Please don't take away my holidays, but do take away the greeting cards. There seems to be a new one for everything, probably even groundhogs day. I hate email Christmas greetings. Why can't people be themselves and send an actual greeting they made themselves. We are not all artists, but that's OK, it would just be personnel and like the sender. Also would keep our rural post offices open with all that new business.

Joanne - Funny story.

Your solemn proposition is creative - BUT you appear to be plotting to bankrupt Madison Avenue and our nation's retailers! Clearly, this would not be helpful in 'putting America back to work', or for re-electing the current Administration! - Sandy

My buying Christmas Gifts for everyone in our family ended last year. As the 'elder' in the family, Instead I revived an old tradition that my mother started when she was in her seventies. She sent each of us money. With the caveat that we had to buy ourselves a gift before Christmas, and put it under the tree so Bob and I would know how we used our money. The reaction was interesting--from 'what is this all about?" to "I love it. I remember when grandma used to do it." I added one additional activity which was a "pay it forward" to be done the month before Xmas and reported to the family at the get-together. Reactions to this were also interesting.
We skyped the two adult grandchildren living too far away to make the trip so they could join our celebration.
So....I guess I am gradually turning over pieces to the rest of the family so maybe they will remember the traditions and their changes throughout the years--getting together being the most important. To be honest I ignore the other holidays.
Michigan Grandma

From the male point of view theses holidays seem to stack up one behind the other. Your idea on group holidays sounds like a great idea. I don't climb anymore.
How do we get on board of your ideas. Down deep I'll bet 90% of people get tired of all og the artifialness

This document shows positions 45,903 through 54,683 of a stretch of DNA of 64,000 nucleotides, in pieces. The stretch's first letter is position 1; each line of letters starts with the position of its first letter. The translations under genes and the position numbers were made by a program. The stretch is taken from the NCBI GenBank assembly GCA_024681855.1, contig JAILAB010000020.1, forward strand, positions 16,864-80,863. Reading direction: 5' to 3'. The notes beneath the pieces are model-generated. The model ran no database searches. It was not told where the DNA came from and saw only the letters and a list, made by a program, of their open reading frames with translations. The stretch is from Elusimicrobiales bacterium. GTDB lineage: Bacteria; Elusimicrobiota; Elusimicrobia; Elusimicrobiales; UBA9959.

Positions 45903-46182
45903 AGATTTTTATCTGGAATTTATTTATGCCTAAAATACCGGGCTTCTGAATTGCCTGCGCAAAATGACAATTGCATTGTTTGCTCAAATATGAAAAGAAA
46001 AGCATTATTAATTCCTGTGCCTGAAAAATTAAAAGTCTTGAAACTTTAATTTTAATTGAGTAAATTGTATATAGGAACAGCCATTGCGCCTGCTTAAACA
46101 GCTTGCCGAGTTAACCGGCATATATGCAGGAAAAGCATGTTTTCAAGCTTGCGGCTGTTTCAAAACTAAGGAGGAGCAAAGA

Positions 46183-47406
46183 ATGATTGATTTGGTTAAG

Great idea lovely story.
How do I find a lady withsuch sensible thinking?

I guess I knew all along that I was not alone…

I’ve been hearing more and more of people my age purposely planning their yearly getaways to coincide with yearly get togethers.

Good story!

Yes, yes, as George's father
(on Seinfeld) said, "Happy Festivis!" I want to dance the
dance of freedom!

Good story and some good ideas. Especially liked Michigan Grandma's plan, and not just because we also are Michiganders. I'm going to try to sell her approach to my family well before next Christmas.

For Ralph-
Right under your nose.

My mother stopped celebrating all holidays when she was in her early thirties. She had experienced them all as a very homesick patient the year she had to stay at a state tuberculosis sanitarium. From then on she celebrated life by giving all year long by making beautiful quilts, crocheted tablecloths, knitted wool socks etc. She made everyday special by giving her time, her talents and her love.

I'm late to the party, but wanted to weigh in: I love your post and your whimsical writing. I see it hit a chord with a lot of people. Count me in--what used to be such fun is now an ordeal, and I have declared freedom from nearly all of the holiday madness. Just keeping a year's end communication with friends--that's important to me.

Great points in here, tho we savor the greeting cards with letters. That's often the only time we hear from those people. We flee on a trip at Thanksgiving, tho, so we don't have to deal with visitors here or going some other place. Sadly, my mother so overdid the holidays by insisting we come "home" that I now find us fleeing any kind of family reunions. Parents need to give a little breathing space to their kids when it comes to the holidays. There comes a time when children need to start their own hosting and their own traditions. Thanks for getting me thinking this morning.